Today’s software does not come with information labels that clearly state what you are about to use in standard, simple language. What if that were the case? Regulators use nutrition labels to prevent false advertising and promote food safety. We have an opportunity to rethink health technology labeling to restore trust and help people make better choices. Imagine if the new wave of generative artificial intelligence (AI) products had clear labels to educate the public about the risks and benefits. Perhaps some of the issues surrounding the recent OpenAI board coup and governance issues could have been resolved with adequate education and warnings.
For more than 80 years, the United States has required some form of labeling on food and drugs to ensure the safety of consumables. This year marks the 33rd anniversary of the law making national nutritional labeling of foods mandatory.
Recently, tech companies have begun to realize the importance of having similar labels for fitness trackers and other products that straddle the increasingly thin line between consumer gadgets and medical devices.
Fitness trackers and their associated algorithms share many similarities with the highly regulated world of medicine and prescription drugs, including the possibility of “side effects” that produce inaccurate data in underrepresented populations, experts say . When it comes to complex products where users must make difficult decisions about benefits and risks, labels are simply essential.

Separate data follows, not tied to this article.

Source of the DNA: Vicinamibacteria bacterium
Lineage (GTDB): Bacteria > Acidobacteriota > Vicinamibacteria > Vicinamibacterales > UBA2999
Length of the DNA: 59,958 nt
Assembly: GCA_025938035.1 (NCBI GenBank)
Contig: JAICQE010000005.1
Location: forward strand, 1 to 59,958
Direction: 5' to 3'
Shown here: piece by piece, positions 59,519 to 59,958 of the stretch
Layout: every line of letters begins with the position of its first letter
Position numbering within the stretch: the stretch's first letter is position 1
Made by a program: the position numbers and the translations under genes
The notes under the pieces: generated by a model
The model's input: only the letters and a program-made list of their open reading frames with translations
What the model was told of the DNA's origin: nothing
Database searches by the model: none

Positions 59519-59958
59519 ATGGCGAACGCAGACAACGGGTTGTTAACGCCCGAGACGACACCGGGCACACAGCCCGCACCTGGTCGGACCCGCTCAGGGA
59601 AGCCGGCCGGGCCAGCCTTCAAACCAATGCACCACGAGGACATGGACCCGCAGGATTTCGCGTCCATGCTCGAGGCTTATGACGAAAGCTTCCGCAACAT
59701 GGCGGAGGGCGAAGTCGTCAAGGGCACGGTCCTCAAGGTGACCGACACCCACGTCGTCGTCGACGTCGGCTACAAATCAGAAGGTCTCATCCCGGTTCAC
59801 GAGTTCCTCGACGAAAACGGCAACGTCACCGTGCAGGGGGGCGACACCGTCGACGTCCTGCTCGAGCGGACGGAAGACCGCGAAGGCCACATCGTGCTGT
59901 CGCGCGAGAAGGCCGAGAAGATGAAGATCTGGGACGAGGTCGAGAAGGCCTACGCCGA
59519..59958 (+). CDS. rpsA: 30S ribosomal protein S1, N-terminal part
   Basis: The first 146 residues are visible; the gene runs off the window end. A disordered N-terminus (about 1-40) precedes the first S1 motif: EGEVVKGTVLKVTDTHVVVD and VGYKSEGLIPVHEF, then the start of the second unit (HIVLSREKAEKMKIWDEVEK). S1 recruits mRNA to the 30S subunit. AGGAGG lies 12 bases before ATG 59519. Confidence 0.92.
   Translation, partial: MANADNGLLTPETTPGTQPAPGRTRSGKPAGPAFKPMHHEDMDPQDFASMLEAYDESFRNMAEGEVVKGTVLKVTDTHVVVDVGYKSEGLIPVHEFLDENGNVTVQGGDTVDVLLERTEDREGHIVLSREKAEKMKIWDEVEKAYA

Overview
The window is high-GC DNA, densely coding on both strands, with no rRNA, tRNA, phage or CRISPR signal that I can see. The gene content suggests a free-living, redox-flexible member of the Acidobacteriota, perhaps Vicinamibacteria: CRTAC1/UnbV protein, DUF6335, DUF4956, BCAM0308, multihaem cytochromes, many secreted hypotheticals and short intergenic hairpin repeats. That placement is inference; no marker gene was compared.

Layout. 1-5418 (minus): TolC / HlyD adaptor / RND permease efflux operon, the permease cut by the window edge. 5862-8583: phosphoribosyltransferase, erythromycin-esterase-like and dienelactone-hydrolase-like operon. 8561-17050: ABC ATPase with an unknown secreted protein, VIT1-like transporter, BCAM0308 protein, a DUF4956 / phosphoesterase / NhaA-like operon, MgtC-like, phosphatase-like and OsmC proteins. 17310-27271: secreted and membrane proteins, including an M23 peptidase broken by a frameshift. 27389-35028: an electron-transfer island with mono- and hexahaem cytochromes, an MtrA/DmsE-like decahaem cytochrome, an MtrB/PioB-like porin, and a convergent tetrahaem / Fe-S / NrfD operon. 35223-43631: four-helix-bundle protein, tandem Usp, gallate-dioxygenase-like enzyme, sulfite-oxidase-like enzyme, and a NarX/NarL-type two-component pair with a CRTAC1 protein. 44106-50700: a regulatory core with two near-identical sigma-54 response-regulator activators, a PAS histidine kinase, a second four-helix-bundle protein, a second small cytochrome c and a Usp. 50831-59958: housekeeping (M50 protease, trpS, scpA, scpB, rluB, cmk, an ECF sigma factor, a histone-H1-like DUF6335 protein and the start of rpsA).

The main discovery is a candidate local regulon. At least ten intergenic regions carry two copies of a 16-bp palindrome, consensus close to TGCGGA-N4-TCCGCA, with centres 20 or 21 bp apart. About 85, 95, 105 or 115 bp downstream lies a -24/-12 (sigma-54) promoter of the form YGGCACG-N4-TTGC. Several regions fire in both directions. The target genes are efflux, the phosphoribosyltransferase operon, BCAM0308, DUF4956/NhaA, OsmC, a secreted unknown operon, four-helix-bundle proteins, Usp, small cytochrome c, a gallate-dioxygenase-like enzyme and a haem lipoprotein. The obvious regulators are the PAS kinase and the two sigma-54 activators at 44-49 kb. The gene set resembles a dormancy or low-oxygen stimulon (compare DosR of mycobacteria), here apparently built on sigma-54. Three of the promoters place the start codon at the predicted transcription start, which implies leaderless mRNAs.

What the labels might look like
Flip a box of cereal down to the nutrition labels and notice what catches your eye. Maybe it’s the amount of sodium. Or perhaps the daily percentage of protein, iron and other key nutrients.
HumanFirst CEO and co-founder Andy Coravos teamed up with researchers from Duke, Sage Bionetworks and Mount Sinai to publish an article in Nature npj Digital Medicine that examines what would be relevant to assessing risks and benefits of the use of a mobile, connected, sensor-derived digital health technology (DHT).
A mobile device can detect certain physiological measurements such as heart rate, body temperature and movement and upload data to a personal account. Connected medical devices such as mobile electrocardiograms (ECGs) intended to detect cardiac arrhythmias are becoming consumer products for home use. A consumer may value the company’s cloud health and security data encryption practices over battery life. Today, there is no good way to compare these different parameters in the same way that a nutrition label shows dietary trade-offs such as calories versus protein.
Studies suggest that simple, readable labels give consumers more confidence in the products they use, alongside a greater willingness to pay for products with trust-based labels. A UK government report reveals that three quarters of those surveyed believe it is important to introduce privacy and security labels on smart devices.
It has been proposed that companies put labels on devices to give users a clearer idea of their privacy practices. This includes demanding a trusted technology brand that is only granted to products that meet a certain threshold for data rights, security and transparency. Apple has announced that apps in its store will have to include nutritional labels for privacy reasons.